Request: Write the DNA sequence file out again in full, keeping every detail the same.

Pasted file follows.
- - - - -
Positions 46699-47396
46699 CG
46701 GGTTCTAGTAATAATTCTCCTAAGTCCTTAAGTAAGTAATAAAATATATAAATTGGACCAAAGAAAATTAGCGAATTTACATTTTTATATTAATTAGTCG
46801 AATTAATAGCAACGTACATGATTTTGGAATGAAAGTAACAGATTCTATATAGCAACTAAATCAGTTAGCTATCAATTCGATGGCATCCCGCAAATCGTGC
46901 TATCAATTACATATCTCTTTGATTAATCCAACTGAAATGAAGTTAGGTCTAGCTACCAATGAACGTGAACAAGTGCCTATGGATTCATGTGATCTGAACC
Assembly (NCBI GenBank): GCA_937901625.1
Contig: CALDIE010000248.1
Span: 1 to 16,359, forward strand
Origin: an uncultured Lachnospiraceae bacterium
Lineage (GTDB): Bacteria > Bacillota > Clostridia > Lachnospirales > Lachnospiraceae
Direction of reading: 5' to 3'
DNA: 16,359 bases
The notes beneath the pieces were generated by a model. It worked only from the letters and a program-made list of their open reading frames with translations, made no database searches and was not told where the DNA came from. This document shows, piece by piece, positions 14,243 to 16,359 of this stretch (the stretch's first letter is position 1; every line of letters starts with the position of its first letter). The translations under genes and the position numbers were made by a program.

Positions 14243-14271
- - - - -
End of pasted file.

Positions 46699-47396
46699 CG
46701 GGTTCTAGTAATAATTCTCCTAAGTCCTTAAGTAAGTAATAAAATATATAAATTGGACCAAAGAAAATTAGCGAATTTACATTTTTATATTAATTAGTCG
46801 AATTAATAGCAACGTACATGATTTTGGAATGAAAGTAACAGATTCTATATAGCAACTAAATCAGTTAGCTATCAATTCGATGGCATCCCGCAAATCGTGC
46901 TATCAATTACATATCTCTTTGATTAATCCAACTGAAATGAAGTTAGGTCTAGCTACCAATGAACGTGAACAAGTGCCTATGGATTCATGTGATCTGAACC
Assembly (NCBI GenBank): GCA_937901625.1
Contig: CALDIE010000248.1
Span: 1 to 16,359, forward strand
Origin: an uncultured Lachnospiraceae bacterium
Lineage (GTDB): Bacteria > Bacillota > Clostridia > Lachnospirales > Lachnospiraceae
Direction of reading: 5' to 3'
DNA: 16,359 bases
The notes beneath the pieces were generated by a model. It worked only from the letters and a program-made list of their open reading frames with translations, made no database searches and was not told where the DNA came from. This document shows, piece by piece, positions 14,243 to 16,359 of this stretch (the stretch's first letter is position 1; every line of letters starts with the position of its first letter). The translations under genes and the position numbers were made by a program.

Positions 14243-14271